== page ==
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ORIGINAL RESEARCH article

Front. Energy Res., 20 October 2021
Sec. Hydrogen Storage and Production
https://doi.org/10.3389/fenrg.2021.719375

Surface Properties of LaNi5 and TiFe—Future Opportunities of Theoretical Research in Hydrides

  • Institute of Nuclear Physics Polish Academy of Sciences, Krakòw, Poland

Hydrogen in the solid state compounds is still considered as a safe method of energy storage. The ultimate metal hydrides or other materials that can be used for this purpose remain unknown. Such metal hydrides shall have favorable thermodynamics and kinetics of hydrogen ad/desorption, and it shall be resistant to contamination of H2 and should not constitute any environmental hazards. Theoretical investigations, based on quantum mechanics approach, have a well-established position in modern materials research; however, their application for design of new alloys with tailored properties for reversible hydrogen storage is rarely present in the literature. The mainstream research deals with accurate prediction of thermodynamic and structural properties of hydrides as a function of composition or external parameters. On the other hand, the kinetic effects related to hydrogen transport or interaction between solid and pure or contaminated H2 are more demanding. They cannot be easily automated. We present calculations of the equilibrium crystal shapes for LaNi5 and TiFe—two important materials that show reversible hydrogen cycling near ambient conditions. Understanding of the surface properties is crucial for development of materials with better cyclability or resistance to hydrogen impurities. Indeed, the calculated adsorption energy of carbon oxides or water is stronger than hydrogen. These molecules block the active sites for H2 dissociation, leading to formation of surface oxides. Particularly strong adsorption of CO/CO2 on TiFe explains large degradation of hydrogen storage capacity of this compound by carbon oxides. Over-representation of La on exposed facets of LaNi5 is related to formation of La2O3 and La(OH)3. Such examples show that the present development of computational methods allows reliable studies of intermetallic properties related to their surface or novel catalytic applications.

1 Introduction

Alloys and intermetallic compounds have been for a long time and they still are considered as promising hydrogen storage materials (Ivey and Northwood, 1983; Sakintuna et al., 2007; Joubert et al., 2021). These claims and hopes are based on the fact that in contact with the surface of these compounds, the bond between hydrogen atoms in the H2 molecule is broken [H2 dissociation energy 4.477 eV (Herzberg and Monfils, 1961)], and hydrogen atoms diffuse into the bulk forming a stable compound—a metal hydride. This process can be reversed at mild conditions and gaseous hydrogen is extracted from the hydride. Multiple repetitions of such procedure, without significant degradation of kinetic and thermodynamic parameters, are very appealing for practical applications. As a matter of fact, many decades of metal hydride research, numerous real live applications, and enormous literature on this subject justify hopes for applications (Fukai, 2005; Sakintuna et al., 2007; Züttel et al., 2008; Mohtadi and Orimo, 2017; Fuel Cells Bulletin, 2018; Modi and Aguey-Zinsou, 2021). Hydrogen is able to form stable hydrides with variety of metals as well as intermetallic compounds. These compounds are traditionally denoted as AB, AB2, A2B, or AB5. The key aspect of hydride formation is related to the so-called pressure composition isotherms that reveal enthalpy of formation (ΔH0) and entropy of formation (ΔS0) as well as the hydride stoichiometry or an insight into kinetic parameters. There are, however, very stable hydrides such as AlH3 (Saitoh et al., 2008), MgH2 (Baran and Polański, 2020), or LiH (Jain et al., 2016) that cannot be formed by simple exposition of metals to hydrogen because the dissociation of H2 does not easily occur at the surface, and pressures of dozens of kbar with elevated temperature are required in order to form a hydride.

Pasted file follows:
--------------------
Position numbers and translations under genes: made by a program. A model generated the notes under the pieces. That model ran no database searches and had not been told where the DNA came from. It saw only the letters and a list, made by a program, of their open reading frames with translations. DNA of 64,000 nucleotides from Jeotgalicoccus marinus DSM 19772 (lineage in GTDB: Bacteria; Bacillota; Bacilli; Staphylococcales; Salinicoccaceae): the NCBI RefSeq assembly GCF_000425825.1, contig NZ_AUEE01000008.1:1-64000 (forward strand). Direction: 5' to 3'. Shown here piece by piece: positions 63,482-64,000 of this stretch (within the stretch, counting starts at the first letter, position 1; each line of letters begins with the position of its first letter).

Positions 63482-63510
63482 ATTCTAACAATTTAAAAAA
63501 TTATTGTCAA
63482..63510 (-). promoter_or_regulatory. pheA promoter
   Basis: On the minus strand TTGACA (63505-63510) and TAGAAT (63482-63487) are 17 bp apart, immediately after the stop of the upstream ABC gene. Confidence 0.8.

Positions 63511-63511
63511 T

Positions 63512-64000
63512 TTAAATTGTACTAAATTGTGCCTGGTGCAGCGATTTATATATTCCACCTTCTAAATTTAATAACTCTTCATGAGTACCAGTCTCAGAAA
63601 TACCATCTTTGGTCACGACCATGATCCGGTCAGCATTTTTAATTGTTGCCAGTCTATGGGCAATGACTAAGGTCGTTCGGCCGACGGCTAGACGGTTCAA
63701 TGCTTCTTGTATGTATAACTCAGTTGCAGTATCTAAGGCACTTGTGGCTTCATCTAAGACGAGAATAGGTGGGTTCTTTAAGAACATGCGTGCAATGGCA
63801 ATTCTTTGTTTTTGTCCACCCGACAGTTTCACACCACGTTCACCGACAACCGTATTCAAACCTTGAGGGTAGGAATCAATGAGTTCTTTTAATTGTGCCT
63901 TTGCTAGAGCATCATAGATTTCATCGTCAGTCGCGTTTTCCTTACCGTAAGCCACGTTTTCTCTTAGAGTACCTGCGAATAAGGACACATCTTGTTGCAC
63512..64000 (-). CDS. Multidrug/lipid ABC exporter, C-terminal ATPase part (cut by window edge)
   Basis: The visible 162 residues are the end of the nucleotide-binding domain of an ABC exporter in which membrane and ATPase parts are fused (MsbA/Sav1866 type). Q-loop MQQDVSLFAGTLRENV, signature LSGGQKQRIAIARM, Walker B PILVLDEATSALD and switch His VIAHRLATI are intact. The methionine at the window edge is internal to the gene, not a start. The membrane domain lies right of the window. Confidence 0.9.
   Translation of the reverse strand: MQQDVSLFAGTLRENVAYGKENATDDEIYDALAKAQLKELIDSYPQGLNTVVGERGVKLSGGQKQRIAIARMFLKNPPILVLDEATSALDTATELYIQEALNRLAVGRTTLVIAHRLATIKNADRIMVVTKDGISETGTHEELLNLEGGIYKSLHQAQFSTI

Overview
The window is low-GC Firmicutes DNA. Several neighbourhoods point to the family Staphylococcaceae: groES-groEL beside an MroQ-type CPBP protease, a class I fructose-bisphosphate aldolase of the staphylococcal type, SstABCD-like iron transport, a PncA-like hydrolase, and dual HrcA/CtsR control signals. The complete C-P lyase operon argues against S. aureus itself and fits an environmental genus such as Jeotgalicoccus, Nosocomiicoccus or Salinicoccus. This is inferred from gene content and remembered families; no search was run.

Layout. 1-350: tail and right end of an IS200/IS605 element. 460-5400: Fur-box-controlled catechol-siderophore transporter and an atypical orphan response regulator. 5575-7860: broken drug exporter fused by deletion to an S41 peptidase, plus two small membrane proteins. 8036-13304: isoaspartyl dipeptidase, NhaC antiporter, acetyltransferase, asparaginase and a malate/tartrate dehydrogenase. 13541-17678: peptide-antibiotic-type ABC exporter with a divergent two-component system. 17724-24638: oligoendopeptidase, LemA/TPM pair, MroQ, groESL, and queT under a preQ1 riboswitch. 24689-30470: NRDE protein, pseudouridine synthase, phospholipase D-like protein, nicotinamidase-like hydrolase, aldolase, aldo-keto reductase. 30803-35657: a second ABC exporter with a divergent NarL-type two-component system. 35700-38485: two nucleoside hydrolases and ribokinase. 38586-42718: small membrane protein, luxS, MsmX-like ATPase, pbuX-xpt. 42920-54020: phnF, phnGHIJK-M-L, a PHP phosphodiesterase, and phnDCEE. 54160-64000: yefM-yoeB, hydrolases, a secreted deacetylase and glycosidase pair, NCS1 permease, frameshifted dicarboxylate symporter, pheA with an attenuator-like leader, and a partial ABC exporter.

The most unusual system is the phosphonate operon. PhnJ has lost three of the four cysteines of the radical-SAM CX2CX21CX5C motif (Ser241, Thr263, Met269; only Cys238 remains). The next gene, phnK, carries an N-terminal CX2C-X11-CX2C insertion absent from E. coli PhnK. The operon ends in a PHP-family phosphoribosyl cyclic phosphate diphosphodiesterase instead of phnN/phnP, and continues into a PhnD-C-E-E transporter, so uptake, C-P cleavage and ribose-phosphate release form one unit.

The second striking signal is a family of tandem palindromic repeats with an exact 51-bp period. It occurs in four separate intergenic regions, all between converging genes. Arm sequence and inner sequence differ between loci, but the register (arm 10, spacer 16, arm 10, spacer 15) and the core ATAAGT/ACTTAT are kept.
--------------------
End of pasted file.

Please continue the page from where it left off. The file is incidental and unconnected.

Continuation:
The mainstream literature on metal hydrides (Fukai, 2005; Züttel et al., 2008; Broom, 2011) details all aspects of general reaction M+x2H2MHx+ΔH0, modification of the equilibrium pressures, and temperatures by appropriate alloy doping or processing. Tuning thermodynamic properties of metal hydrides is a longstanding research effort. Over the decades, it was directed by the empirical models such as Hume–Rothery rules (the model is based on similarity of atomic radii, electronegativity of constituting elements, and crystal structure) (Hume-Rothery et al., 1934) and the Miedema model (which is based on the charge density and the work function of metals contained in a hydride) (Boer et al., 1988). Another approach called Pettifor structure maps introduces a chemical scale χ for ordering elements in the Mendeleev table (Pettifor, 1986). The use of metal hydrides in electrochemical systems is another important application (Joubert et al., 2021).